A new report suggests that Apple is planning on upgrading the entire MacBook line at WWDC, its big developer conference held at the end of May. Some upgrades we can already call: the new MacBook Pro and old MacBook Air line will probably get Intel’s latest version of Core i7 processor, and new iMacs are almost a lock. But beyond a minor spec bump, it’s difficult to know exactly what Apple plans to do with the Retina MacBook.
Right now, the Retina MacBook is sitting in a weird place. In many ways, it’s meant to be the definition of thin-and-light computing: good battery life, remarkably thin, and enough processing power to handle everyday tasks, and nothing more. But according to Apple’s own rationale, it’s made redundant by the iPad Pro, which is supposed to have PC-level performance in the convenience of a tablet form factor.
Worse, the low-end specs of the Retina MacBook make it an easy target for cheap Windows laptops and high-end Chromebooks. Asus’s high-end Chromebook, for example, gets you the same CPU and RAM as the Retina MacBook for less than half the price. Sure, the build quality is prettier on the MacBook, but it’s also stuck with one single USB-C port. Even setting the price aside for a second, the Retina MacBook just isn’t a particularly appealing laptop anymore.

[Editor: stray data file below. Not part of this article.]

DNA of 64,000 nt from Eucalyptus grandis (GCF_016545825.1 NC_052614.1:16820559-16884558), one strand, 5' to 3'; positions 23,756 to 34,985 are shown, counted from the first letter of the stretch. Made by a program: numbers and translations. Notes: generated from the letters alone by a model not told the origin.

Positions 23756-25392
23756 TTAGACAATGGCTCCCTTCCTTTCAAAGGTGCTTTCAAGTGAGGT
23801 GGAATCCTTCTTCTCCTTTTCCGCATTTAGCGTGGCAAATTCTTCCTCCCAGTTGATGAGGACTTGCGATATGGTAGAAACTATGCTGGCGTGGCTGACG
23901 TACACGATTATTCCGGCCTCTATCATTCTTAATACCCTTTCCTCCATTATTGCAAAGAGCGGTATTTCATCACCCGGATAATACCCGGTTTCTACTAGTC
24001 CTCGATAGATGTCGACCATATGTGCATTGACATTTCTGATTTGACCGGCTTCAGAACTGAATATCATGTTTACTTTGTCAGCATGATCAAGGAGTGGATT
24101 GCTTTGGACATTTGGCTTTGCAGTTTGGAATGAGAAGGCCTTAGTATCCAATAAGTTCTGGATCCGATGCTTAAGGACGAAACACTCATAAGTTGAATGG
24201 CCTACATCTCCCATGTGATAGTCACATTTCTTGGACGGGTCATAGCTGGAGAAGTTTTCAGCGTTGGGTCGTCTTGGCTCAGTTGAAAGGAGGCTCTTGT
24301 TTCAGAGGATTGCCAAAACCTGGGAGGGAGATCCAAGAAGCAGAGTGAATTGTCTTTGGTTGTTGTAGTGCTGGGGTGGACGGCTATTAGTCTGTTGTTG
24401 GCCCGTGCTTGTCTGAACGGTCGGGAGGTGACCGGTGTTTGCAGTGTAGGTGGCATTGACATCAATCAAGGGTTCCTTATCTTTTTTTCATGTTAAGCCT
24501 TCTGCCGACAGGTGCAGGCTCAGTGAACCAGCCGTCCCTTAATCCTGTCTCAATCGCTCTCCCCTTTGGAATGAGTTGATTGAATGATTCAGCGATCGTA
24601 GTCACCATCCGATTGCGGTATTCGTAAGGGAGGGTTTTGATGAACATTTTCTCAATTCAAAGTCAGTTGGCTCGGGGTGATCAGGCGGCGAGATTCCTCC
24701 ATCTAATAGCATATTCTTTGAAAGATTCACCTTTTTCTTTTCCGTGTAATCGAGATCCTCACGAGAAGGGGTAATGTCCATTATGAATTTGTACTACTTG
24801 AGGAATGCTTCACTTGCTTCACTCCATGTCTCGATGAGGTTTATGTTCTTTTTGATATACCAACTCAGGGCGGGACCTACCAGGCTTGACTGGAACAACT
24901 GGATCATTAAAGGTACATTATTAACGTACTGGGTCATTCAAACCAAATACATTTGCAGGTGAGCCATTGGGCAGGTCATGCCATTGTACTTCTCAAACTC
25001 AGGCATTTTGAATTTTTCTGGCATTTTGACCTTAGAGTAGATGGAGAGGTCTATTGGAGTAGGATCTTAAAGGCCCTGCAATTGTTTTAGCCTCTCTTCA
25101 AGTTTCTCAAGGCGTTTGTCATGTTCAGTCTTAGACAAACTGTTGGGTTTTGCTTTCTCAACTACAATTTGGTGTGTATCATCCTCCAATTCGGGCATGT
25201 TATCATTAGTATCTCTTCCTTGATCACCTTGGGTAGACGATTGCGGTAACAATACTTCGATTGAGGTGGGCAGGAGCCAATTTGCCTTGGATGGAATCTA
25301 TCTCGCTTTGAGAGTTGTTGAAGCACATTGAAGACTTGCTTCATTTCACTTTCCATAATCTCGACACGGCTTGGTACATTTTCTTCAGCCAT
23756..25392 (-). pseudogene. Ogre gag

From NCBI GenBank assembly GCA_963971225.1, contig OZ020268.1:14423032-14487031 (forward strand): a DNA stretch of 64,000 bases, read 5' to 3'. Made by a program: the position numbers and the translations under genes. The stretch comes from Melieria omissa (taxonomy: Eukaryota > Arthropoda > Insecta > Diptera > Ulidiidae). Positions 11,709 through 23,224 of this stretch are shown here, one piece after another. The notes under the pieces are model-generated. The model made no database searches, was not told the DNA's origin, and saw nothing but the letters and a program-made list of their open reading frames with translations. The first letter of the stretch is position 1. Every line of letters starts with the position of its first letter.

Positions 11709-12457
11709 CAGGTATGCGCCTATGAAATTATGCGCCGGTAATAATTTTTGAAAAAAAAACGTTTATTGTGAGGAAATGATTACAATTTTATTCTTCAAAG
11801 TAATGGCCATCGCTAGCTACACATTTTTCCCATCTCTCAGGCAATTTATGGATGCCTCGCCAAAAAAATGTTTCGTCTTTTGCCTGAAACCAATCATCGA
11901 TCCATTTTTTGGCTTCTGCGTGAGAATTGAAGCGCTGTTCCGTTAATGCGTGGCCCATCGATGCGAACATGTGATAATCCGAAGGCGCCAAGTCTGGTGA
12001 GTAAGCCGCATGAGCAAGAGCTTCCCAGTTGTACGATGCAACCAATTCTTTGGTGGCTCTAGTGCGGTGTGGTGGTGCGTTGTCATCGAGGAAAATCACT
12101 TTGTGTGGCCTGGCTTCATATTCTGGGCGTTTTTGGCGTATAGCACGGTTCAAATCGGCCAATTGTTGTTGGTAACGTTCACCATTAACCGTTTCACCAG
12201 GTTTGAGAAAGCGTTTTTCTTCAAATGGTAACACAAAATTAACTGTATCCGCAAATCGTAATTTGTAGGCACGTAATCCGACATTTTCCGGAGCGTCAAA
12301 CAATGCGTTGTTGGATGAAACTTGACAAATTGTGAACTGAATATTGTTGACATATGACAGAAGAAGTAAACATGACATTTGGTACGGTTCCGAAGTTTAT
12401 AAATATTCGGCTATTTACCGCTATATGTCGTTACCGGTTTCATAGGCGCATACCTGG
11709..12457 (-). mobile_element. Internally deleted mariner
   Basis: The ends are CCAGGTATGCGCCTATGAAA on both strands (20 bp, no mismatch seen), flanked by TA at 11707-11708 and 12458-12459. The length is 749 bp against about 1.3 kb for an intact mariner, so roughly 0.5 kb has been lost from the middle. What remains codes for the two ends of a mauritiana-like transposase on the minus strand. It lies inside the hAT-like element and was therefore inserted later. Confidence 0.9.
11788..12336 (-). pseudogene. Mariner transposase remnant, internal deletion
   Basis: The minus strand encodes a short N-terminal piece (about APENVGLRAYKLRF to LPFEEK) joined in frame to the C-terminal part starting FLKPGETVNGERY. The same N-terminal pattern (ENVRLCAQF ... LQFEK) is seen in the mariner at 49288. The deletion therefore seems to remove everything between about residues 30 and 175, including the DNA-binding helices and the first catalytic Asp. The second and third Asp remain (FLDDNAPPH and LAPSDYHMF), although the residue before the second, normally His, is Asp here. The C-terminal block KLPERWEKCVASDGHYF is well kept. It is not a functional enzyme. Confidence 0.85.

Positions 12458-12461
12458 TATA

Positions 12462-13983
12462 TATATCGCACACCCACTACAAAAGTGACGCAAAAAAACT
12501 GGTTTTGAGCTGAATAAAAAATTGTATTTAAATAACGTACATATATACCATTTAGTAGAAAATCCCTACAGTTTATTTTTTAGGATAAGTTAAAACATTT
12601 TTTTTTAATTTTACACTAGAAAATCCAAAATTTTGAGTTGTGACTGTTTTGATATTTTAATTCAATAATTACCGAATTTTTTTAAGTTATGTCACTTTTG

Without the Retina MacBook as a viable option, Apple’s low-end options look weak. Sure, the MacBook Pro is a thin and capable computer, but even the cheapest option starts at $1,500. In a world of perfectly usable $300 Chromebooks, that’s a big ask.
Long story short, Apple needs to do something to the Retina MacBook, and fast. It’s already ruled out the option of giving us the updated MacBook Air that we all want, so it’s time to double down and build a Retina MacBook that’s actually appealing.
Realistically speaking, here’s what that would look like. The form factor has to stay more or less the same, which rules out much more power — there’s just not room. I expect Apple to start by adding a second USB-C port on the other side of the laptop, which gives far more versatility, and (best of all!) means you can charge from either side. When the Retina MacBook first came out, I suspect it was limited to one USB-C port because of the cost and size of the USB-C controller inside. These days, they’re much cheaper and smaller, and there’s no real reason not to put at least one port on each side.
Do that, put in Intel’s latest Core m5 and at least 8GB of RAM, and you have a genuinely usable everyday laptop in a thin form factor. Drop the price down to $899 for a cheap model with 128GB of storage (have to make the savings somewhere), and you’d convert the majority of people looking at a fancy Chromebook.